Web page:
In Search of Saintly Stock Picks

by Jon Entine

"Ethical" mutual funds have a devilish time keeping pure

We won’t invest in companies that sell tobacco products, or utility and mining firms that use nuclear power," explains David Shuttleworth, vice-president, marketing and sales, for the Ethical Funds, Canada’s largest family of "green" mutual funds. Shuttleworth invests only in companies that can pass through ethical "screens" that award high marks for harmonious labour relations and generous charitable giving, and rejects firms engaged in manufacturing tobacco products and nuclear power.

According to the Toronto-based Social Investment Organization, assets in Canadian ethical funds top $1.2 billion. The oldest Canadian fund, started in 1986 by Vancouver City Savings Credit Union, has $410 million in assets. Today it’s one of some 20 ethical funds designed to tap affluent boomers seeking guilt-free investments.

But funds can’t easily avoid, say, natural resource stocks, which are rejected by many U.S. funds on environmental grounds. "You just can’t do that in Canada," says an almost apologetic Michael Jantzi, who heads a firm that researches the ethical track records of publicly traded companies. "Resource companies make up more than 40% of the Toronto Stock Exchange. If you eliminate these sectors, you don’t have diversification. And if your fund isn’t diversified, its performance is volatile and you will drive out investors." Jantzi’s solution? "We screen for ‘best in sector.’" That is, he sometimes has to settle for the least-bad actors.

No matter how well intentioned, though, a strategy of investing in "good" companies makes sense only if you suspend some rules of logic. For instance, ethical funds typically favour stocks in the financial-services industry, which is regarded as non-polluting. But it’s the rare bank that doesn’t have loans to natural-resource firms and defence contractors on its books. Or take "sin" stocks: Naturally Shuttleworth avoids cigarette manufacturers. But what about a firm that makes packaging for them? "Well, yes," he says, "if less than 20% of its business is making tobacco packaging, I guess we would invest." Why 20%? "Well, that’s just the cutoff point we set."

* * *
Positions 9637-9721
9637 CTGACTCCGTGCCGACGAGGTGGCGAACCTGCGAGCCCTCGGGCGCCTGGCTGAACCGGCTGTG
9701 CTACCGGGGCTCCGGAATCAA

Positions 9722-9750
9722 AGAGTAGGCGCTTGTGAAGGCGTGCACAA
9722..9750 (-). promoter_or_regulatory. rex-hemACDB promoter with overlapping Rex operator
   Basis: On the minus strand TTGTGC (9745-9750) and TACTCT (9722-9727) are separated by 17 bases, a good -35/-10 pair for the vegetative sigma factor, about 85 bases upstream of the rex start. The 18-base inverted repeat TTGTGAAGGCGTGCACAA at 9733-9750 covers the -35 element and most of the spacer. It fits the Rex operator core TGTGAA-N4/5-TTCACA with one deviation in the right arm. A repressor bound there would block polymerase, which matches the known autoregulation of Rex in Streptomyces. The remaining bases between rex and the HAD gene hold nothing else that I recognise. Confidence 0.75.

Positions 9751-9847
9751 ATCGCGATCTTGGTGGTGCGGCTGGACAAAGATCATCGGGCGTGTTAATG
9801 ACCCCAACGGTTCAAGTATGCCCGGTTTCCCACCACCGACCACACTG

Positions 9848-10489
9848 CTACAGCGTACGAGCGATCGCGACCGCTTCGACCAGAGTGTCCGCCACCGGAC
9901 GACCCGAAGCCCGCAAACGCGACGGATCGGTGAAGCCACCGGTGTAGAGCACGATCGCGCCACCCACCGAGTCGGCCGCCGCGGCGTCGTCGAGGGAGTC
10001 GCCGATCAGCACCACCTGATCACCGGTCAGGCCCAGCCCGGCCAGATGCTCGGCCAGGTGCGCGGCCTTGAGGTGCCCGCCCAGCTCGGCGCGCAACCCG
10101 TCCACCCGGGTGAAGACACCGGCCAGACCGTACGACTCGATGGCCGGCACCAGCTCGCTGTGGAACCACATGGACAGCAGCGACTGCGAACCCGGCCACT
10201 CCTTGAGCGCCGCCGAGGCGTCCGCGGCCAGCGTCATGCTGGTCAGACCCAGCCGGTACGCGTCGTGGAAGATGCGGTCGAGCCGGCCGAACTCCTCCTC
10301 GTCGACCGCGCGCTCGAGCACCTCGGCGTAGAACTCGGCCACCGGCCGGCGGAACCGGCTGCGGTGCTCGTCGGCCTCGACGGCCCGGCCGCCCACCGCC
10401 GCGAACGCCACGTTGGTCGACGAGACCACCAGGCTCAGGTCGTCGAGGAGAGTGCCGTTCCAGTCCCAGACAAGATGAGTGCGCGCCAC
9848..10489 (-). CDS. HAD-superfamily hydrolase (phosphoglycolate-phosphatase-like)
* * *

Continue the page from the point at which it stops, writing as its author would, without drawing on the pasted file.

The information on which such decisions are made is sometimes suspect. Researchers who advise funds on stock selection scan data banks for environmental irregularities, but for the most part they depend on information provided by the companies under scrutiny. That’s how researchers who gave The Body Shop International PLC (BSI) high ratings chronically failed to detect that the firm’s stated goals and achievements didn’t always jibe with actual practice. "We used public-domain articles and questionnaires," says senior analyst Simon Billenness at Boston’s Franklin Research, which gave BSI its highest ratings, before dumping its 46,000 shares last year. "We learned a hard lesson: This is not a science but an art."

The practice of ethical investing is at its most artistic in the devising of screens that are supposed to distinguish "ethical" firms from others. Says William Martello, assistant professor of policy and environment at the University of Calgary: "Funds make subjective distinctions between defensive weapons and offensive weapons. It doesn’t make sense. These are idiosyncratic ideological filters, not ethical screens."

How do the ethical funds perform for investors? Recent studies suggest that the funds track the market. There are some dogs, but also some stars, such as the U.S. growth fund Parnassus, which has an environmental tilt, and boasts a 20% five-year return.

The more relevant question is: Are the funds helping to make the world a better place? Jantzi thinks so. "Companies respond to negative publicity," he says. "If we help publicize environmental or ethical inconsistencies, it affects corporate behaviour."

But John Bishop, professor of business ethics at Trent University in Peterborough, Ont., disagrees: "Ethical funds might make investors feel good. But ethical investing accounts for less than 1% of the market. The impact is negligible, like taking a bucket of water out of the shallow end of a swimming pool and emptying it into the deep end."

Tempering idealism with pragmatism, Shuttleworth pleas for patience. "We have our ethical guidelines," he says, but funds have to produce decent returns or even ethical investors will take flight. "The bottom line is still money," Shuttleworth says. "We have to make a profit for our investors."